The OECD’s proposal seeks to re-allocate some profits, corresponding taxing rights to countries and jurisdictions where MNEs have their markets
The OECD’s proposal seeks to re-allocate some profits, corresponding taxing rights to countries and jurisdictions where MNEs have their markets

India’s proposal to tax global digital platforms gets a boost

  • OECD presents a proposal to advance international negotiations for taxing global digital platforms, digital services
  • The move to negotiate taxation rules for the e-commerce platforms came in the wake the growing tensions between the US, France following the introduction of digital services tax

Geneva: India and South Africa received a boost to their campaign at the World Trade Organization (WTO) against the current moratorium on customs duties on electronic transmissions, after a proposal to advance international negotiations for taxing global digital platforms and digital services was presented on Wednesday at the Paris-based Organisation for Economic Co-operation and Development (OECD).

OECD’s proposal seeks to “re-allocate some profits and corresponding taxing rights to countries and jurisdictions where MNEs (multinational enterprises) have their markets".

“We’re making real progress to address the tax challenges arising from digitalization of the economy, and to continue advancing toward a consensus-based solution to overhaul the rules-based international tax system by 2020," said Ángel Gurría, OECD’s secretary general.

The move by OECD, a rich country club for global economic policymaking and rules, follows growing tensions between the US and France over the introduction of digital services taxes more than two months ago.

For the past two years, India and South Africa have called for an end to a moratorium on customs duties on electronic transmissions at WTO, arguing that the ban denies developing countries more than $10 billion in revenues.

At an informal General Council meeting on 1 October, India and South Africa made a powerful case against the moratorium, saying it is “asymmetrical" for developing countries due to its negative fiscal consequences and digital industrialization.

In response to the arguments, the US, the European Union and several other industrialized countries resorted to stonewalling tactics by refusing to engage in a serious debate on it, said trade envoys who asked not to be identified.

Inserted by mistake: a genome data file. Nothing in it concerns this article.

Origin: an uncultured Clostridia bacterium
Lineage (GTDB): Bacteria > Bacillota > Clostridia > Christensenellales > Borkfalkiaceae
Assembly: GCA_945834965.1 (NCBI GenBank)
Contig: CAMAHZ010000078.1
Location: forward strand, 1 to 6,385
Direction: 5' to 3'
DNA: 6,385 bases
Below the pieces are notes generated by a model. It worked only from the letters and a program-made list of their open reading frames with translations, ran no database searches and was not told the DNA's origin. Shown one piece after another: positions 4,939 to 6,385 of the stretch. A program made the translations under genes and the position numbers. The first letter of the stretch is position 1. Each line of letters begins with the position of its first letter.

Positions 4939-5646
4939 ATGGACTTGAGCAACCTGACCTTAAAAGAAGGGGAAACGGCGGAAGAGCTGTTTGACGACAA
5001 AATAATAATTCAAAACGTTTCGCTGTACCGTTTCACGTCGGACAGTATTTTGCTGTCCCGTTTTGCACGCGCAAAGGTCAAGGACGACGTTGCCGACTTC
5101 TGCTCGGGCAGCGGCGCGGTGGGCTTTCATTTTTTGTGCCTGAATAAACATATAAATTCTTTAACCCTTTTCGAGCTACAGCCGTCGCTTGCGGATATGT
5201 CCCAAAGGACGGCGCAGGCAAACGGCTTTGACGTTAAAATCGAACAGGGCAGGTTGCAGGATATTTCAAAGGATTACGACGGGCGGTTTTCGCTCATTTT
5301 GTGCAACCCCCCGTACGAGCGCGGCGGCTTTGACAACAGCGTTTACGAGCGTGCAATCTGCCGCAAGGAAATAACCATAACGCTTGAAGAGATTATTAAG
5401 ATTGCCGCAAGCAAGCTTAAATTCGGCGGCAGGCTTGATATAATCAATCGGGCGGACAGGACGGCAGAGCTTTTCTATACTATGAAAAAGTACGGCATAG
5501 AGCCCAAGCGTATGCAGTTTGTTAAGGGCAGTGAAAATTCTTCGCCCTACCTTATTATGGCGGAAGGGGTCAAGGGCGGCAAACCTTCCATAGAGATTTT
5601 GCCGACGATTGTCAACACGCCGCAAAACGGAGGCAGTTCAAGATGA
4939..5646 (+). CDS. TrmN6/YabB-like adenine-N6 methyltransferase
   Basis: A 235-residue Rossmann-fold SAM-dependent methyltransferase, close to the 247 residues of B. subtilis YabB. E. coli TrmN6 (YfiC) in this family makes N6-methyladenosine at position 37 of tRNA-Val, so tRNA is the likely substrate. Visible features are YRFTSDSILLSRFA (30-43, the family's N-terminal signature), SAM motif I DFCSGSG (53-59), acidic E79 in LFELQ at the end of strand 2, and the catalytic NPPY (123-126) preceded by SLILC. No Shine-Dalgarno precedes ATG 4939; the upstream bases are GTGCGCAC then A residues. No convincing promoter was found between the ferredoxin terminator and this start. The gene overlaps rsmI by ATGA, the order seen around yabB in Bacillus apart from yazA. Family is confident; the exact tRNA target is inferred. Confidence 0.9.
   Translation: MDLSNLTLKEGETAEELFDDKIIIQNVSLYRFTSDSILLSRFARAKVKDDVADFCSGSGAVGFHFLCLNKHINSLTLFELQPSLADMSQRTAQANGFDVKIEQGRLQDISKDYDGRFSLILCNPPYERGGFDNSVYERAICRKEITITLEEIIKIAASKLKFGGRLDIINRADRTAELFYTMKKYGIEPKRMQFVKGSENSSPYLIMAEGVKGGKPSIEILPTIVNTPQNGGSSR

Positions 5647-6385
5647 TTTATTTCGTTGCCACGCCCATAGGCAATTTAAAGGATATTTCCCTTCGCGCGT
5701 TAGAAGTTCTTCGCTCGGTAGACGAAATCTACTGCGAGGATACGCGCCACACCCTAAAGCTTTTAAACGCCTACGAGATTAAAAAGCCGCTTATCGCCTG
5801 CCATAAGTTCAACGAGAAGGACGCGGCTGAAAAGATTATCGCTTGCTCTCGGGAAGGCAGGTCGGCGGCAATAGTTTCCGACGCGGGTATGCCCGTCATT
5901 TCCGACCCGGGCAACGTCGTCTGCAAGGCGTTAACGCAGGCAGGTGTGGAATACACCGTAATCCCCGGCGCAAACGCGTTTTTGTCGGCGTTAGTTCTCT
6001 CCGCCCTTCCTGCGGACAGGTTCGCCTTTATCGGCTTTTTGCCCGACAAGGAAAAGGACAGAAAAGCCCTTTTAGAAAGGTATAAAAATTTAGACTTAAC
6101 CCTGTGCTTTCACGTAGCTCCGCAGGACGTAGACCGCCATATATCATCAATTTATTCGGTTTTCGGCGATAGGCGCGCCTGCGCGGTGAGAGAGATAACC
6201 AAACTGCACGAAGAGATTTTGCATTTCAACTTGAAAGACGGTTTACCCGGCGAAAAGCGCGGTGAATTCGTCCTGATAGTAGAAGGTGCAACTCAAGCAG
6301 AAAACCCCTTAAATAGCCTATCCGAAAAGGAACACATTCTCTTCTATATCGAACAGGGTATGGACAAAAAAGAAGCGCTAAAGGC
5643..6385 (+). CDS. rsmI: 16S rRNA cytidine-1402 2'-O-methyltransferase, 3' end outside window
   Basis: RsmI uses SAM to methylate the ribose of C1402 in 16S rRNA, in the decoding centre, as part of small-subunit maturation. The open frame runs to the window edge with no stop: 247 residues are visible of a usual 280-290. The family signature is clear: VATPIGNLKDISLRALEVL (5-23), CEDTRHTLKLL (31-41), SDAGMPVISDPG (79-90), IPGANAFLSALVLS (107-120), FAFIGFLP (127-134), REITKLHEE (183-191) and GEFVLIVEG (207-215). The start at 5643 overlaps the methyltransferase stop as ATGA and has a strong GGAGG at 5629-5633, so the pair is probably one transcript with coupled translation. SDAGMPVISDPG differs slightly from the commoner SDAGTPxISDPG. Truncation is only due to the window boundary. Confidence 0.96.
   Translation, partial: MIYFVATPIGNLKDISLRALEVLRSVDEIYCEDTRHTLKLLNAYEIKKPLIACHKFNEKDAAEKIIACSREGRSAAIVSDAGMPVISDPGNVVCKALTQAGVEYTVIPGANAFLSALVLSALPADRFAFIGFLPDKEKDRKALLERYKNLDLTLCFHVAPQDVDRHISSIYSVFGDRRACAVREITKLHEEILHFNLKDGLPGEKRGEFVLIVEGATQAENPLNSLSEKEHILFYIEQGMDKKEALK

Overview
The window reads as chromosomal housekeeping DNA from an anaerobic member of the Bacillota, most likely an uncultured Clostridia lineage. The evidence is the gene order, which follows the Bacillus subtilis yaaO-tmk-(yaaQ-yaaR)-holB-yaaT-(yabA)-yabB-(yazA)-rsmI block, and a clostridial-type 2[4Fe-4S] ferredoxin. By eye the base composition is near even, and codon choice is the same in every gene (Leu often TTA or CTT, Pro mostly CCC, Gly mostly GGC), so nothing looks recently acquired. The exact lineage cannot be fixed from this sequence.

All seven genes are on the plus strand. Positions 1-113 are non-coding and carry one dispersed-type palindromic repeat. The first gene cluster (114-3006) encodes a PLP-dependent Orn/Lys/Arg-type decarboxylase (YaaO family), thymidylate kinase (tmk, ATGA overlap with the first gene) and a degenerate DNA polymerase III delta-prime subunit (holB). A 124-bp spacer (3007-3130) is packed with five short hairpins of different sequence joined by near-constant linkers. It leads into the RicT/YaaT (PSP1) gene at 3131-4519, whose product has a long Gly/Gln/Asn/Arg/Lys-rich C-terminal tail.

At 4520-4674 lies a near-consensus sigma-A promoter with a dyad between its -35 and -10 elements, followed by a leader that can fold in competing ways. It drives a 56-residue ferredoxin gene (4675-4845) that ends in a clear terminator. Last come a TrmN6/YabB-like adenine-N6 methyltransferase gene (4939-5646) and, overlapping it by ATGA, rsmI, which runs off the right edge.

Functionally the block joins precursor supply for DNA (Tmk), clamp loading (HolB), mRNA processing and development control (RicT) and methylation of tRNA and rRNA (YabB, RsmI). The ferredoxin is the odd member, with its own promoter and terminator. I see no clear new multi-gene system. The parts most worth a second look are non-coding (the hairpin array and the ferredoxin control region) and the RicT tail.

The current moratorium, which came into existence in 1998, will end in December unless WTO members extend it for another two years.

At the meeting, India’s trade envoy J.S. Deepak called for convening a workshop to consider various studies, particularly studies by the United Nations Conference on Trade and Development, the European Centre for International Political Economy, and the Paris-based International Chamber of Commerce.

With the rapidly evolving e-commerce trade, particularly “the advent of industry 4.0 and 3D printing technologies, the moratorium will erode the existing GATT (General Agreement on Tariffs and Trade)-bound rates which are typically higher in developing countries," South Africa’s trade envoy Xolelwa Mlumbi-Peters told members at WTO.

According to Mlumbi-Peters, all the existing literature and research points “out that developing countries would be bearing the brunt of losses of revenue due to the moratorium".

The US, however, opposed India’s call for a workshop by the WTO secretariat saying there is no need to hold another workshop at this juncture, said a trade envoy who asked not to be named.

Further, the US along with other developed and several developing countries, who are all members of an informal plurilateral Joint Statement Initiative group, are privately lobbying for a permanent moratorium to be announced at the General Council meeting later this month, said a trade envoy, who asked not to be named.

It would be untenable to block the joint proposal from India and South Africa to reconsider the current moratorium, while allowing OECD to start negotiations on taxing the digital platforms by the same countries, said a trade envoy, who asked not to be quoted.

Close